black market

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black market,

the selling or buying of commodities at prices above the legal ceiling or beyond the amount allotted to a customer in countries that have placed restrictions on sales and prices. Such trading was common during World War II wherever the demand and the means of payment exceeded the available supply. Most of the warring countries attempted to equalize distribution of scarce commodities by rationing and price fixing. In the United States black-market transactions were carried on extensively in meat, sugar, tires, and gasoline. In Great Britain, where clothing and liquor were rationed, these were popular black-market commodities. In the United States, rationing terminated at the end of the war, but a black market in automobiles and building materials continued while the scarcity lasted. In the decades following World War II, as the countries of Eastern Europe were trying to industrialize their economies, extensive black-market operations developed because of a scarcity of consumer goods. Black marketing is also common in exchange of foreign for domestic currency, typically in those countries that have set the official exchange value of domestic currency too high in terms of the purchasing power of foreign money. Black-market money activities also grow when holders of domestic currency are anxious to convert it into foreign currency through a fear that the former is losing its purchasing power as a result of inflation. See also bootleggingbootlegging,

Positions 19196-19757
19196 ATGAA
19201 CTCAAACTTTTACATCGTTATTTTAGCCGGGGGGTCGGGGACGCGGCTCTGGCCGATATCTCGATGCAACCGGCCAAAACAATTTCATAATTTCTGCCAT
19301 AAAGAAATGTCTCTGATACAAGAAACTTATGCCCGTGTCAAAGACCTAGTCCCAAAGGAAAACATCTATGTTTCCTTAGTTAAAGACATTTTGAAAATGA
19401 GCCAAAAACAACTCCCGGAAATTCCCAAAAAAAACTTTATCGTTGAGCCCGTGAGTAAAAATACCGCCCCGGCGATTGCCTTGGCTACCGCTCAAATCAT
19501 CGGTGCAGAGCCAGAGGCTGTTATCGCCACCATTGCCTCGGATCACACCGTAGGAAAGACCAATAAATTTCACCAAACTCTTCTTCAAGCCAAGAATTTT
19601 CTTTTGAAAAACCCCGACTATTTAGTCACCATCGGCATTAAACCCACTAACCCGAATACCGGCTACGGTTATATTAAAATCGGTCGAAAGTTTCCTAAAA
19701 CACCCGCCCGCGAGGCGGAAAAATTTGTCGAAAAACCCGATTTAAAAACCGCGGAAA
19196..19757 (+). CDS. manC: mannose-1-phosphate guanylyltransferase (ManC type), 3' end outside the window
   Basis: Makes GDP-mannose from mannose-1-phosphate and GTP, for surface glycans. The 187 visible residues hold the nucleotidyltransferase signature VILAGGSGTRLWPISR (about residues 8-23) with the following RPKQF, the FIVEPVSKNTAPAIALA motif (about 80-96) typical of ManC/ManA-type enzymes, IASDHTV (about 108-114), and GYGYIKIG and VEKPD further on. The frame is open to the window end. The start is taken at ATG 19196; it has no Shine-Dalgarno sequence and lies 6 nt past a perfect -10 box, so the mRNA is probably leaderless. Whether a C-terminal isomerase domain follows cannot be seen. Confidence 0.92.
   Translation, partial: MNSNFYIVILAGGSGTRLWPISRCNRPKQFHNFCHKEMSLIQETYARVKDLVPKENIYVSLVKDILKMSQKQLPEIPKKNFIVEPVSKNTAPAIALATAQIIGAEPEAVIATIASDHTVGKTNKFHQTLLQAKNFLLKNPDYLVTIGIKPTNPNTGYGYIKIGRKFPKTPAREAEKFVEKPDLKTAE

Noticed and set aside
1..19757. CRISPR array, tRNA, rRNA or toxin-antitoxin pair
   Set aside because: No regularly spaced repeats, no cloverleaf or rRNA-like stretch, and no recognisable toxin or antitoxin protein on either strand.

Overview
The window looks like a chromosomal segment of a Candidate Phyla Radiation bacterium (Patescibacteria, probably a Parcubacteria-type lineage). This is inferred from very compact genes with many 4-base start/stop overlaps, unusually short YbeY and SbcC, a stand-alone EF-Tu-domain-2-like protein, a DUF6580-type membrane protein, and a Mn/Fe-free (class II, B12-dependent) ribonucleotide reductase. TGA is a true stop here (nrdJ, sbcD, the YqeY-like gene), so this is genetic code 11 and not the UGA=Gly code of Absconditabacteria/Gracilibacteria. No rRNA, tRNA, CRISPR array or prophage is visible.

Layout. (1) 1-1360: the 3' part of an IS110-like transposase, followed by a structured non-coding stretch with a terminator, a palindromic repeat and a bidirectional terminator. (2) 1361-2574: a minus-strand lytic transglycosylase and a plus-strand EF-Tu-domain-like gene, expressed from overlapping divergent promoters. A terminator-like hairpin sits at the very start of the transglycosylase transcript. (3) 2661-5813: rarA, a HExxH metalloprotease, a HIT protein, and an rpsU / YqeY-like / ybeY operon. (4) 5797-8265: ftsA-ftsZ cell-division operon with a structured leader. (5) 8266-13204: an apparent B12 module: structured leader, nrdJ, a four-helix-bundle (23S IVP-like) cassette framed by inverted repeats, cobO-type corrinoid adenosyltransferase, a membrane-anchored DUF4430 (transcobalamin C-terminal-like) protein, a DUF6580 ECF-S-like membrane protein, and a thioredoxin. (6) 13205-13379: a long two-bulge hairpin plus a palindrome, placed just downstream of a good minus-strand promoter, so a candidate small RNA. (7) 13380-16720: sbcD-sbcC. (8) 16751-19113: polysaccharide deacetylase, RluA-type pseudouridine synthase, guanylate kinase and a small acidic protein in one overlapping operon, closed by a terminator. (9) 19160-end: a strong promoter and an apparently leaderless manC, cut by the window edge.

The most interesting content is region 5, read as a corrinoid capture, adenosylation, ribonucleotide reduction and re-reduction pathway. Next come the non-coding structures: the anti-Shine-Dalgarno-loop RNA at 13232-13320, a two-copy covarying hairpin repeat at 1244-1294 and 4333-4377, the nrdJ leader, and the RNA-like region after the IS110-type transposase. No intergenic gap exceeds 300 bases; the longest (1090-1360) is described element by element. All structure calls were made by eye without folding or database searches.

in the United States, the illegal distribution or production of liquor and other highly taxed goods. First practiced when liquor taxes were high, bootlegging was instrumental in defeating early attempts to regulate the liquor business by taxation.
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Bibliography

See W. Rundell, Black Market Money (1964).

black market

1. 
a. any system in which goods or currencies are sold and bought illegally, esp in violation of controls or rationing
b. (as modifier): black market lamb
2. the place where such a system operates
References in periodicals archive ?
Many will have little chance of getting into games after sponsors and corporate clients have taken the lion's share of seats, leaving fans at the mercy of black marketeers.
Quoting a speech by Mr Jinnah he said the first duties of a government were to maintain law and order, tackle corruption and black marketeers, improve religious tolerance and end nepotism and poverty.
The black marketeers will make millions of pounds from this tax hike.
It will do nothing for the nation's health but will be a real gift to black marketeers peddling counterfeit tobacco products.
Greater restrictions would provide incentives for illegal operators to remain, while less restrictive regulation would discourage black marketeers, but at the price of increasing the number of users and problem users.
Indeed, one can imagine black marketeers and smugglers buying where grain is available and transporting it to sell to countries where it is not.
The rise of the black marketeers has mirrored the decline of Gaza's traditional business elite.
The Soviet zone was left at the mercy of the many black marketeers, who would have tried to offload their money there, where it was still legal.
Black marketeers are in the region attempting to persuade people, particularly the old and vulnerable, to sell their supplies of wheat.
Such was the demand from gardeners we could, like apprentice Black Marketeers, name our price.
But while the black marketeers make a killing, many 'Phonics fans were left ticketless for the Cwmaman band's performance at Cardiff International Arena on November 18, which sold out almost immediately.
He said: "I want to defend consumers' rights to shop around in the single market, but not at the expense of boosting bootleggers and black marketeers competing unfairly with local retailers.